The P K Pinkerton Mysteries: The Case of the Good-looking Corpse by Caroline Lawrence
|The P K Pinkerton Mysteries: The Case of the Good-looking Corpse by Caroline Lawrence|
|Genre: Confident Readers|
|Reviewer: Linda Lawlor|
|Summary: It is 1862, and twelve-year-old PK has set up a private detective agency in Virginia City. His first case is both difficult and dangerous, as he has been asked to find the murderer of Miss Sally Sampson, a former Soiled Dove.|
|Buy? Yes||Borrow? Yes|
|Pages: 313||Date: June 2012|
|External links: [www.pkpinkerton.com Author's website]|
PK is a skilled tracker with a keen eye and an excellent sense of smell. But he does suffer from a few disadvantages. Firstly, his Thorn: he has trouble understanding the expressions he sees on people's faces. Secondly, his Foible: he gets what his foster-mother used to call the Mulligrubs, going into a trance and rocking back and forth when things upset him. Thirdly, his Secret, which he is at great pains to conceal from everyone. And lastly, his Eccentricity: he loves to collect things. In this, the second book in the series, he begins to collect different kinds of tobacco.
Eccentric is certainly a word which can be applied to PK. He lives quite alone in a tiny room at the back of his office, and he moves with perfect innocence and ease among the lowest types of citizen in Virginia City. He models himself on Inspector Bucket, from Charles Dickens' Bleak House and hopes one day to work for his uncle Allan, who has recently founded the famous Pinkerton Detective Agency in Chicago. During the course of this exciting and humorous book, PK finds himself in saloons, a Chinese laundry and a morgue. He helps a surgeon to remove a bullet, and finally he ends up in jail accused of murder. It is his attempt to explain his connection to the crime that forms the main part of this book.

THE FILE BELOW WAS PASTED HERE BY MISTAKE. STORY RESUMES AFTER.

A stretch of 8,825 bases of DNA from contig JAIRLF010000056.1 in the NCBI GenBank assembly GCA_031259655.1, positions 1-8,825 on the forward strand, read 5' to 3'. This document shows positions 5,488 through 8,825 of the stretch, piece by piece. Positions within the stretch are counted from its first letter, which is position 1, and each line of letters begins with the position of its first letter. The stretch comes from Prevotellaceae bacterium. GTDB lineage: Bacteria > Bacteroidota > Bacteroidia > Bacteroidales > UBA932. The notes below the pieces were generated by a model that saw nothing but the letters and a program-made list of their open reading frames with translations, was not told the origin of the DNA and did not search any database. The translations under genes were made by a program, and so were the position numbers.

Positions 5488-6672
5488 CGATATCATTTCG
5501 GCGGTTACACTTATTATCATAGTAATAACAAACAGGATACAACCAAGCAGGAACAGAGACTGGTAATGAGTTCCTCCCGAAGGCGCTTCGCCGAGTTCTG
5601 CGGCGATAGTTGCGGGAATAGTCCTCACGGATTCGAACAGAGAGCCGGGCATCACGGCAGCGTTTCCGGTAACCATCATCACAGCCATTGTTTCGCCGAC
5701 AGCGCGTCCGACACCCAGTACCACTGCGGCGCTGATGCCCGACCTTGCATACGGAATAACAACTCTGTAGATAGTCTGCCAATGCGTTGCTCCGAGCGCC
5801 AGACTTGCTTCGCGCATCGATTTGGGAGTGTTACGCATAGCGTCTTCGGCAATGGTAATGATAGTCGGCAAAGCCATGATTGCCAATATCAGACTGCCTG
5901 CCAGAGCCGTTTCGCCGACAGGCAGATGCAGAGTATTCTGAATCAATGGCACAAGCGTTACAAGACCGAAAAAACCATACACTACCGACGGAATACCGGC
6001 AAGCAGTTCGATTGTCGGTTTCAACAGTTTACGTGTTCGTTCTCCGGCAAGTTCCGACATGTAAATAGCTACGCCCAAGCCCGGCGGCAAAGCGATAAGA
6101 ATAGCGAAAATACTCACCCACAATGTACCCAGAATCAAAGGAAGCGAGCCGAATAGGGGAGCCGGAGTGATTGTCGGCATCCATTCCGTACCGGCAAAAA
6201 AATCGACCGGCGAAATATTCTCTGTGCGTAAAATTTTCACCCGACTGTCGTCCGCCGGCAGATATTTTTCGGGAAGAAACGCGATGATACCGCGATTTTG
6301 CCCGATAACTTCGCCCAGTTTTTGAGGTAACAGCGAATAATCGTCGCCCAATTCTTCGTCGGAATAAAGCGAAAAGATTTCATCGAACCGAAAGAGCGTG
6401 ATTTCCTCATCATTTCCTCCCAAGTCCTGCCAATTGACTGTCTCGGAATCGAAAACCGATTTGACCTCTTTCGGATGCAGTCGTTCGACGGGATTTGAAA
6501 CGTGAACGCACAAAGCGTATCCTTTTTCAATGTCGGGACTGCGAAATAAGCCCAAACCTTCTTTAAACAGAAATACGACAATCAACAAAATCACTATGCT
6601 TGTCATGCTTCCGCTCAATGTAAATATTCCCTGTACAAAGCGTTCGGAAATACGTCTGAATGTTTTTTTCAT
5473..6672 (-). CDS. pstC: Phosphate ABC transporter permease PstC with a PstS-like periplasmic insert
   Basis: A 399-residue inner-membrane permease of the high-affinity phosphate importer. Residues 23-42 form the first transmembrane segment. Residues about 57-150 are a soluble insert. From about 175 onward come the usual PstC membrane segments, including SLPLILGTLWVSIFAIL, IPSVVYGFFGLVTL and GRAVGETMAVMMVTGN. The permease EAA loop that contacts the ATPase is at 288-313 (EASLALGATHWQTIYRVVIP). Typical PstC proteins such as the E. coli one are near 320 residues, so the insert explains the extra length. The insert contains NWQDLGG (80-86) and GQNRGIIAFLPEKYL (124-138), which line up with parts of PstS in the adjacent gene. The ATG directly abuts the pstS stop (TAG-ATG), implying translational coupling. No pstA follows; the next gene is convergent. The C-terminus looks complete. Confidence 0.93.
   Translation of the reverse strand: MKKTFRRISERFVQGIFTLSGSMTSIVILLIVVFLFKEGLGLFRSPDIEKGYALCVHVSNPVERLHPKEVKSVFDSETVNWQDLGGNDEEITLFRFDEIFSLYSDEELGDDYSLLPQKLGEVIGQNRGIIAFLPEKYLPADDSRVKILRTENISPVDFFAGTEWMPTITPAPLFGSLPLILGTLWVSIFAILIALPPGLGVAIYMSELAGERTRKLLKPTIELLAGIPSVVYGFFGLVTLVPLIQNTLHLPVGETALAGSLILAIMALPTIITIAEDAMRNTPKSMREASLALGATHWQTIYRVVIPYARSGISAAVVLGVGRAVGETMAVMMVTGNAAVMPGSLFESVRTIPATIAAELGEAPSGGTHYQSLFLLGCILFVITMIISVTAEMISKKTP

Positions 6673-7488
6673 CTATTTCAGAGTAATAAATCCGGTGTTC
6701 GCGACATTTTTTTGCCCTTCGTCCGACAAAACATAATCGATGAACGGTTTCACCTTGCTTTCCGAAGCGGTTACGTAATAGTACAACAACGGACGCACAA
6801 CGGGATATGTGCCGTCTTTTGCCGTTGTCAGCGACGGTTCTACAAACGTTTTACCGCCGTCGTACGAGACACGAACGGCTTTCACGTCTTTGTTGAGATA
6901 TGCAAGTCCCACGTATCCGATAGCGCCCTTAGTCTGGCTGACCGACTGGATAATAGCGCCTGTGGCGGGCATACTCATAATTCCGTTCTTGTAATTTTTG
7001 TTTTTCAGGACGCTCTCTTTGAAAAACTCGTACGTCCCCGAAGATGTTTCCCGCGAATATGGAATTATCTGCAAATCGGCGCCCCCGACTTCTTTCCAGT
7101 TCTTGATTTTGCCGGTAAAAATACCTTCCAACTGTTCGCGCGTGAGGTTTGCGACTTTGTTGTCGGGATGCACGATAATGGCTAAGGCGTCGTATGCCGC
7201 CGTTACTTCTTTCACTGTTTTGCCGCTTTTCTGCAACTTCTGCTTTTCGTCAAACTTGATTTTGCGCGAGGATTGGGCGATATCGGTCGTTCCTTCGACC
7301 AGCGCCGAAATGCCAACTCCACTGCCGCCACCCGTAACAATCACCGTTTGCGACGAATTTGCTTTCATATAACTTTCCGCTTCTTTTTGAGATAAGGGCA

Life is hard in this Wild West mining town, and life is cheap — by the end of the story there are several corpses, good-looking and otherwise, piled up in the mortuary. There are lynchings and gunfights, and the shadow of the Civil War between the Confederates and the Union is never far away. People from dozens of countries end up here, trying to scratch a living or make a fortune in the mines, and prejudice against the Negroes and the Chinese is rife. Nonetheless PK's direct, if not to say blunt, way of speaking finds him a whole host of friends and advisers including Sam Clemens, later to be known as Mark Twain, a group of Soiled Doves and Poker Face Jace, who teaches him how to read people by watching their feet.
By the end of the book, the reader will have learned a great deal about life in a Wild West mining town, but quite painlessly: Ms Lawrence has a gift for selecting the single item or phrase which gives colour and background to the fast-moving adventure. You must read this book, if only to find out how a spittoon can save your life! It is thrilling, well-written and utterly engrossing, and it cannot be recommended highly enough. People wondered if Ms Lawrence was making a mistake by ending her popular and beautifully-researched series of detective stories set in Ancient Rome (Bookbag especially enjoyed The Prophet from Ephesus (The Roman Mysteries)) but she is forgiven: these Western stories are superbly good. Special mention must be made, by the way, of the delightful illustrations done by Ms Lawrence's husband: they capture the style of the time perfectly. Get this book from the library, or buy it, but be warned: stock up on sandwiches and lemonade before you start to read, because you will not want to put it down until the final shot has rung out and the murderer is revealed.
You can enjoy this second book without reading the first one, The Case of the Deadly Desperados but it is such a good story that it would be a pity to miss it. And as a couple of the desperados from that book have a habit of turning up here at the most inopportune moments, you'll know who to look out for. Another young detective from the last century can be found in the delightful Slightly Jones Mystery: The Case of the Glasgow Ghoul by Joan Lennon.
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